Regulations and Incentives: Why Some Countries Expand Cotton Production and Others Don’t
Prior to 2002/03, India and Africa produced about the same amount of cotton. Today, India produces four times more than Africa. What happened and why?
During the 1990’s, cotton production in India rose from 2 million tons to 3 million, but then dropped back to about 2.3 million in 2002/03. Meanwhile, cotton production in Africa rose from 1.3 million tons in 1990/91 to a record of 2 million tons in 2004/05. However, even though Africa and India followed a similar trajectory prior to 2002, the paths since have been far different. Since the mid-2000’s, Indian cotton production has gone up to 6.5 million tons while African production has gone down to about 1.6 million.
India and Africa have similar resource endowments, suggesting similar cotton production potential. Both have populations of around 1 billion that are largely rural with long traditions of smallholder agriculture dominated by labor-intensive practices. Africa is about ten times bigger than India, but India is blessed with adequate water for the most part, while about one-third of Africans live in areas of water scarcity. Nevertheless, on the basis of availability of land, water, labor and heat units, Africa could produce at least as much cotton as India. Indeed, for decades until the mid-2000s, yields in Africa were higher than yields in India, indicating that on the basis of agronomic conditions alone, Africa can indeed out-produce India or at least produce as much.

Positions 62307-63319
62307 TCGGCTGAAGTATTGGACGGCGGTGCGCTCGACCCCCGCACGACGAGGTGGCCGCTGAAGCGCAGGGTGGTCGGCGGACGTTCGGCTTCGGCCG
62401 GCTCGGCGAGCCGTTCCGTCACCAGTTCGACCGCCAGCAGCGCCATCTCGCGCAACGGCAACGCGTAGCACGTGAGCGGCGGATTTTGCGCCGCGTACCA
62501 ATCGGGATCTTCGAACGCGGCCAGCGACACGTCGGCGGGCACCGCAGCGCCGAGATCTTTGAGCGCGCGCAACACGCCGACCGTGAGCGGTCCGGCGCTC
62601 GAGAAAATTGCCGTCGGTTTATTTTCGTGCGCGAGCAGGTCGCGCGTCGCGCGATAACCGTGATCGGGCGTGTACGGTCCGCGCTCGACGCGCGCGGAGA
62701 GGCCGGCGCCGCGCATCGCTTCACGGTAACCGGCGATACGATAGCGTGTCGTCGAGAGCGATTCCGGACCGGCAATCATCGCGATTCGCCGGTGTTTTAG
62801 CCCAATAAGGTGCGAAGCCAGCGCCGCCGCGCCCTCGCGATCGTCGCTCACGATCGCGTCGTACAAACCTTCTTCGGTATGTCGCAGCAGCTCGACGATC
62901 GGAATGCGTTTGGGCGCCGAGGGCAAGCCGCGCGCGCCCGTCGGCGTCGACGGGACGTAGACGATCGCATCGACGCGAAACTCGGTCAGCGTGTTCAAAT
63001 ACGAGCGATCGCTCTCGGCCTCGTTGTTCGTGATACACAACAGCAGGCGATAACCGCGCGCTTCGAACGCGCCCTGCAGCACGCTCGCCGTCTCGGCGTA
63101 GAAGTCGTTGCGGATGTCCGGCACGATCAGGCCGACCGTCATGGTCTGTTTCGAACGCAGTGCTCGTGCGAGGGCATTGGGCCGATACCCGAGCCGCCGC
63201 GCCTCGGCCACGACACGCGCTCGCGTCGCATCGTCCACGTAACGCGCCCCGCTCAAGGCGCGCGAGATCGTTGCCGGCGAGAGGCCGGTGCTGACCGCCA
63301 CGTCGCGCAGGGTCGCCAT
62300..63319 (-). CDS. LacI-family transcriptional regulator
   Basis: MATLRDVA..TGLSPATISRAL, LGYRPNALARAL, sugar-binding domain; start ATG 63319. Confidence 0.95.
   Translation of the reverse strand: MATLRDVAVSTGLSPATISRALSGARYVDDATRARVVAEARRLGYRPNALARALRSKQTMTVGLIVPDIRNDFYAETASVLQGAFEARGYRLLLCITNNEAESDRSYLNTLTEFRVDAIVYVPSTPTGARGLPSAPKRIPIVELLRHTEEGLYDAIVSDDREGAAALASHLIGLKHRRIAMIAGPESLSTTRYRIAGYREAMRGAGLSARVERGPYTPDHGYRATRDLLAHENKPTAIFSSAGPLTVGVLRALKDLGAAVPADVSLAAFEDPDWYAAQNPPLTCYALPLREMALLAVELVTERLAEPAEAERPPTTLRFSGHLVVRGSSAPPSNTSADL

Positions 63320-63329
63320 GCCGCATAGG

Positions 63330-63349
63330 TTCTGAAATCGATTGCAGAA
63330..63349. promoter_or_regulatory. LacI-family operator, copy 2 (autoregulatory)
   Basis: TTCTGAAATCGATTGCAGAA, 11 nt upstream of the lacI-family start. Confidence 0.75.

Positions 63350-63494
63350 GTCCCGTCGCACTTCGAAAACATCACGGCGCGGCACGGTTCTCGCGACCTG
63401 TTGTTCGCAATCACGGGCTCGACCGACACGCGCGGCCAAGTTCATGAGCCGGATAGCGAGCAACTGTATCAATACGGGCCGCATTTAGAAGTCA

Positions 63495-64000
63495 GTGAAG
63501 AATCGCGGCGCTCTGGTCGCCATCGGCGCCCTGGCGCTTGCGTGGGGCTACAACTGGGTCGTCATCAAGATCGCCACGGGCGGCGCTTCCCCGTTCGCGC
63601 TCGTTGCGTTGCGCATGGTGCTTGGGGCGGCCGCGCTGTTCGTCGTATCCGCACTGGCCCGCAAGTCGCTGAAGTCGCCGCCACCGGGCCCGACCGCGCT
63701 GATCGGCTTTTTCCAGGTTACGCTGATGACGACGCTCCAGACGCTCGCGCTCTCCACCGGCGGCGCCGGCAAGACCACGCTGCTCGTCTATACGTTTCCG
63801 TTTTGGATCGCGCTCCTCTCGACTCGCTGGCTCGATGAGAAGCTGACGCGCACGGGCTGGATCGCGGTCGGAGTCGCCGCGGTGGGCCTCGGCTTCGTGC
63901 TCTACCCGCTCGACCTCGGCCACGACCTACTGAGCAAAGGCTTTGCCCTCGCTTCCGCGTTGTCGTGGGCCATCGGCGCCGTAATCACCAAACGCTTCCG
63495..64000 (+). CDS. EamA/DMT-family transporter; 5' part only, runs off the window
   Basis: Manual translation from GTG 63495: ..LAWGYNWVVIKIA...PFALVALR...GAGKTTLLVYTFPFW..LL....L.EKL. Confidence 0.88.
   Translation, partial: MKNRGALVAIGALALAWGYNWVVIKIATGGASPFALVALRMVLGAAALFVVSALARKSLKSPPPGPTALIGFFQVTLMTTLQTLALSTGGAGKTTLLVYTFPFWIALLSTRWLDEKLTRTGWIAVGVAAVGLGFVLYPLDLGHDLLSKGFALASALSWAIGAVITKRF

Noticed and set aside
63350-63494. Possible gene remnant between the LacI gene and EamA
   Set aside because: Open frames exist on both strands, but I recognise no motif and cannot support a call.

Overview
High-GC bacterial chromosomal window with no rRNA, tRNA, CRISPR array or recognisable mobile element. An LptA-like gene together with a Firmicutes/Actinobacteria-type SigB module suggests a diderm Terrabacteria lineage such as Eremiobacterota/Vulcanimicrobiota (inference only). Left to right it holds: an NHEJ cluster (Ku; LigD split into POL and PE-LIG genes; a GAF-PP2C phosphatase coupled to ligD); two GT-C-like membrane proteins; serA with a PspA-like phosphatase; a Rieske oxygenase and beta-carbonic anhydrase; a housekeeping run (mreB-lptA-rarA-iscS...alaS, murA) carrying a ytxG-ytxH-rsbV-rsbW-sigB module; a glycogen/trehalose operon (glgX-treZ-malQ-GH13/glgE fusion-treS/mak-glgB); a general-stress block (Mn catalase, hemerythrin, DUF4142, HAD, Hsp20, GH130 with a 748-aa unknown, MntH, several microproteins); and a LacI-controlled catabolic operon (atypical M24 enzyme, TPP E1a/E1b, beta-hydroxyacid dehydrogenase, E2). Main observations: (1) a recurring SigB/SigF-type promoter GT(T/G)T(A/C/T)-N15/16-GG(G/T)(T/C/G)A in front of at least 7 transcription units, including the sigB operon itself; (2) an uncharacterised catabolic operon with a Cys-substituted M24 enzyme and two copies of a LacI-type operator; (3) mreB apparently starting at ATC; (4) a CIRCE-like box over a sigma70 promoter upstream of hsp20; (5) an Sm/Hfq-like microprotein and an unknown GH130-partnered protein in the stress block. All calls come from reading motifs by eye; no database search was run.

The increases in Indian production have been relatively uniform across the three major regions. In 2002/03, when national production was just 2.3 million tons, the northern states (Punjab, Haryana, and Rajasthan) accounted for 16% of the total, and by 2012/13 when the national total was 6.1 million tons, the north still accounted for 15%. The central states (Gujarat, Madhya Pradesh and Maharashtra) accounted for 55% of production in 2002/03 and 58% recently. The southern states (Andhra Pradesh, Karnataka, and Tamil Nadu) produced 20% of the Indian total in 2002/03 and 27% in 2012/13.
The variances in culture, language and agronomic practices across India are enormous, ranging from irrigated agriculture in the North, to semi-arid rainfed regions in the central states, to areas in southern India with ample rainfall. Further, under the national constitution, agriculture is the purview of state governments in India, suggesting that differences in state-level policies could lead to differences in rates of production growth. Nevertheless, the largely uniform increases in production across regions in India suggest that national factors, not state-level factors, are the underlying causes.